Positive reinforcement — it’s not a new concept, but in the ultracompetitive, at times overly masculine, world of sports, it’s often sorely underutilized. Some coaches degrade players, reward results over effort and pit teammates against one another.
Candace Hogue, a doctoral candidate in sports psychology at Kansas University, doesn’t think these types of coaches are doing their players any favors. In fact, she believes they’re stunting their athletic performance and, worse, doing them physical harm.
Hogue proved her theory with a recent study in which she taught two different groups of students how to juggle — one with positive reinforcement, the other, negative. The results from her master’s thesis surprised even her: While she expected levels of cortisol, aka “the stress hormone,” to rise in students in the so-called ego-involving environment, she was caught off guard when cortisol levels dropped in the participants showered with praise and encouragement. Her study added a physiological component to the litany of research on negative reinforcement in sports. Your move, coaches.
“Supporting everyone in the group and really focusing on effort and improvement — that’s the way to do it. But for whatever reason, coaches don’t seem to get it,” Hogue said. “Oftentimes we’re still pitting our players against one another; we’re still rewarding whoever’s playing the best.”
Her study has won praise from such places as the Association for Applied Sport Psychology and the KU School of Education. It also has the blessing of her teacher and mentor, Mary Fry, who oversees sports psychology at KU.
The two try to get out the word about the research as much as they can, speaking to coaches, fitness professionals and educators.
Fry admits that it’s a tough culture to crack. “They’re used to this mentality of ‘we’ve got to yell and scream at people and that’s what’s going to bring out the best,’” she said. “The evidence is mounting to suggest that’s not the case.”
She and Hogue hope the new research can strike a greater chord, thanks to the previously unreported physiological aspect. Increased cortisol is particularly worrisome to athletes, in that it hampers the ability to recuperate from injuries and impairs cognitive ability. High cortisol levels can also increase abdominal fat and cholesterol, lower immunity and inflammatory responses, and reduce bone density and muscle tissue.
One person who has put their preferred method to use is Haskell Indian Nations University football coach Jimmy Snyder. No players dropped out before classes started last season, in a program with a traditionally low retention rate. As examples like his are spotlighted and negative instances — such as the recent release of a video of Rutgers basketball coach Mike Rice physically and verbally assaulting his players — come out, it will begin to turn the tide on coaching attitudes, Hogue and Fry say.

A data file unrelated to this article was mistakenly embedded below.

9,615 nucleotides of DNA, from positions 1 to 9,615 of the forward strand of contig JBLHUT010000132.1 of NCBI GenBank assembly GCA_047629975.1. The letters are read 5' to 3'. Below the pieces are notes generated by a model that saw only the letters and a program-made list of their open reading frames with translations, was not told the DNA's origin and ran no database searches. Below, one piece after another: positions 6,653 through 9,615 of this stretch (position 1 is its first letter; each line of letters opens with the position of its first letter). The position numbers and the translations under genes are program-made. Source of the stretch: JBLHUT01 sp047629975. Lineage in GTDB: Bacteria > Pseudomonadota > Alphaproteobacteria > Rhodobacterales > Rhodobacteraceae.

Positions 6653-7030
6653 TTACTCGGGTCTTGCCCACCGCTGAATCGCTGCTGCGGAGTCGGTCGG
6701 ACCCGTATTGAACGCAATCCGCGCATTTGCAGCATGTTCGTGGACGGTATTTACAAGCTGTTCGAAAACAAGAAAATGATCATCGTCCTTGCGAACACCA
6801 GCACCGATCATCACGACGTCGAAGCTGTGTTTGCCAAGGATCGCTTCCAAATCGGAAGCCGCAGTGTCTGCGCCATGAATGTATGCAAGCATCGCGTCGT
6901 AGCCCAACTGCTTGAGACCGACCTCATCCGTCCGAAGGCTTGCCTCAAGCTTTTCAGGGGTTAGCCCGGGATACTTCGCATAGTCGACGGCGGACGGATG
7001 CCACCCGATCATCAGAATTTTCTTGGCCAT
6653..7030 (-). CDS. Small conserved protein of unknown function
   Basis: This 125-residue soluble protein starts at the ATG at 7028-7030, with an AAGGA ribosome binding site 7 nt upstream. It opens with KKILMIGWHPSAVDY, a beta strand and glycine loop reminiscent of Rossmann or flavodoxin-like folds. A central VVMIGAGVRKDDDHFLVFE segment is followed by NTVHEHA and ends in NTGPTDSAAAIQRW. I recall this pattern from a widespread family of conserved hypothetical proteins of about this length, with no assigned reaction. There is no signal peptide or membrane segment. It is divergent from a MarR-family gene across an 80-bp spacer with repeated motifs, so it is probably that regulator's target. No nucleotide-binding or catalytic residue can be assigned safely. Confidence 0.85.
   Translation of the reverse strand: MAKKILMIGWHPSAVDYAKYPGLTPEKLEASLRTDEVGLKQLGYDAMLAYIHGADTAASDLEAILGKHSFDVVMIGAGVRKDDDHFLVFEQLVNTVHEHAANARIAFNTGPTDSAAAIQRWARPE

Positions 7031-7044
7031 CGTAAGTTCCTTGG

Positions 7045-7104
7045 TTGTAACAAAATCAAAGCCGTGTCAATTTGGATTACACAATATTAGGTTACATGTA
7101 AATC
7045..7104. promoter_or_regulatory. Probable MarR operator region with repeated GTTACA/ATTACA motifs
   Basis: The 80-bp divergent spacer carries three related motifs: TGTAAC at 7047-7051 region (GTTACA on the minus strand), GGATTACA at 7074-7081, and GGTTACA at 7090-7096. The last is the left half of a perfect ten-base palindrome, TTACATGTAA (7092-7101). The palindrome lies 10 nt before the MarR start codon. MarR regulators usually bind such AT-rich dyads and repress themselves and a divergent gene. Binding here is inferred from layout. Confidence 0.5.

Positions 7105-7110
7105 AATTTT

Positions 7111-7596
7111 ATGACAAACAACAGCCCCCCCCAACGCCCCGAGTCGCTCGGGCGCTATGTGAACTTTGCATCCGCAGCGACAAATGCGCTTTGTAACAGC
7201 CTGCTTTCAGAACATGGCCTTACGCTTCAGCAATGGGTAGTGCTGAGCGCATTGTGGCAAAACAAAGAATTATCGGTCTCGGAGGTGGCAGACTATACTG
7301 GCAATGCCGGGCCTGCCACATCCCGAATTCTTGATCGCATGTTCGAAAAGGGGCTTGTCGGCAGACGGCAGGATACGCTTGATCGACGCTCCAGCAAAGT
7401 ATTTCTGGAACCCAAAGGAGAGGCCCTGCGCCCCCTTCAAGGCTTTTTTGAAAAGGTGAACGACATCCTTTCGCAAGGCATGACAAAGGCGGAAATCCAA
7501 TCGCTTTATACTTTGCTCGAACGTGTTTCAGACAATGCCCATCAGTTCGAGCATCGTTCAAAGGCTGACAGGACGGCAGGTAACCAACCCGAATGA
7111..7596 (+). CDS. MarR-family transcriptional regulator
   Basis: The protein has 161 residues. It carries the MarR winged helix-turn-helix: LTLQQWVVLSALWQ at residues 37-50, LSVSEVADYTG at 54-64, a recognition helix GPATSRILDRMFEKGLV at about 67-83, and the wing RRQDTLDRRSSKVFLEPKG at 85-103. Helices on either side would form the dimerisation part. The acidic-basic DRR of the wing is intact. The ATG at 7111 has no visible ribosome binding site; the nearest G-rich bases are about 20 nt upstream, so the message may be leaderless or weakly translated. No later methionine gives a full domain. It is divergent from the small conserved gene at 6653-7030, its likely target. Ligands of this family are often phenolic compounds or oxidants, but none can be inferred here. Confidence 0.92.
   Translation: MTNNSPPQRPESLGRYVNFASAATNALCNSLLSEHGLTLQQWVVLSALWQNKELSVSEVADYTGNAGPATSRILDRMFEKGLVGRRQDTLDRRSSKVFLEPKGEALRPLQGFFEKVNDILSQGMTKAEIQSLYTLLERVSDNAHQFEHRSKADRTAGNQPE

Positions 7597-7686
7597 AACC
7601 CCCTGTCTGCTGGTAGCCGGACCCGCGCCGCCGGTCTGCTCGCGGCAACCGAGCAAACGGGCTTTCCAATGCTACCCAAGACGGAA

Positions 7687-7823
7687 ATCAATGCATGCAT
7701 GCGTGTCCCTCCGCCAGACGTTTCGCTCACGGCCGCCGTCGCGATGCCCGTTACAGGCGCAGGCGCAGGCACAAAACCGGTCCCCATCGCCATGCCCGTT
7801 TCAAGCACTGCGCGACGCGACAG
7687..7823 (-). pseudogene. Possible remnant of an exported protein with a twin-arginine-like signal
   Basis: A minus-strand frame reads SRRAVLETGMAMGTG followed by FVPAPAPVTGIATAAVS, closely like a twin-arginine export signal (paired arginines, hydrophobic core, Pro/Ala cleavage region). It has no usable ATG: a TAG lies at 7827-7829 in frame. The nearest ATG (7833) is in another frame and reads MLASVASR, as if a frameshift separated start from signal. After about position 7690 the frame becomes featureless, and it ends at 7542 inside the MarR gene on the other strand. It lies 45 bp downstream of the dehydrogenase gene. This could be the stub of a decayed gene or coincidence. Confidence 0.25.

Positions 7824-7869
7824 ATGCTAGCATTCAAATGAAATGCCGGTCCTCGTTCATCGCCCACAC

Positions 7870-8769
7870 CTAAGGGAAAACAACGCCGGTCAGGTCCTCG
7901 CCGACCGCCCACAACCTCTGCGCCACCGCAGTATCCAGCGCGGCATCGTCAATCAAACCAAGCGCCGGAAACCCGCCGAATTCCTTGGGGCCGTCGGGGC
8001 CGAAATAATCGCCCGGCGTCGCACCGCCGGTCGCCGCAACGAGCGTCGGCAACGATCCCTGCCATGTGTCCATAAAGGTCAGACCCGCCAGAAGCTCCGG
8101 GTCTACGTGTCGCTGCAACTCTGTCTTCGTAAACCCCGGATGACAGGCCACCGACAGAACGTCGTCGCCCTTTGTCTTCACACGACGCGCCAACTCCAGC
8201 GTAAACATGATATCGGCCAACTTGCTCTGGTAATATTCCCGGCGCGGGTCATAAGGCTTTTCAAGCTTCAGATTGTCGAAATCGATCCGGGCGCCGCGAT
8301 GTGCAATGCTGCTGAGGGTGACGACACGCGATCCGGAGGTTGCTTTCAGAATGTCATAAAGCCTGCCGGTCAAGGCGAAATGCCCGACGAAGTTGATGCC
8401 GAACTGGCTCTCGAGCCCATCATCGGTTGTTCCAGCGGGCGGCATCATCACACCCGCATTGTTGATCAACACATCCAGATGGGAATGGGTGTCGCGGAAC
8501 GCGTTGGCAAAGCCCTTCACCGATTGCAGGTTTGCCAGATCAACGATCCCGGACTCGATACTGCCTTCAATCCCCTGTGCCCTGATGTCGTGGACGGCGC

They hope American coaches, like many of their foreign counterparts, will one day be required to undergo some type of training and certification. “Our joke is that even to be able to cut hair you have to have the credentials for it,” Fry said.
In the study, Hogue taught juggling the same way to two groups of students.
The leaders of the “caring-task” group focused on effort and improvement, praising the students using their first name and encouraging them to cooperate with and help one another. The students laughed, were motivated to participate and came off relaxed and at ease.
In the ego-involving group, Hogue planted students who actually knew how to juggle. The study leaders ranked participants in order of performance (the undercover students came out on top). “It seemed to really shut down their motivation,” Hogue said. “They didn’t try as hard. They didn’t seem to be having as much fun.”
Using an oral swab, Hogue tested the students’ cortisol levels before and after the juggling. The ego-driven group’s levels spiked, while the nurtured students’ went the opposite direction.
Hogue’s own high school and junior-Olympic volleyball coach, Christi Posey, gave her the type of positive reinforcement she now advocates for. It helped Hogue reach her greatest heights as an athlete, leading her team to multiple state championships. After high school, however, she landed in an ego-driven environment typical of major collegiate athletic programs. What did she do?
“I quit,” she said. “And I loved volleyball. It was my passion.”
Hogue’s ultimate goal is to become a professor — the next Mary Fry. She wants to continue doing research and informing the public on what she believes is an important yet vastly under-reported topic.
Even without a bevy of evidence, Hogue feels that human nature will eventually win out: We all prefer to be treated with kindness rather than contempt, to be praised rather than insulted.
“We know in our heart it’s right,” she said.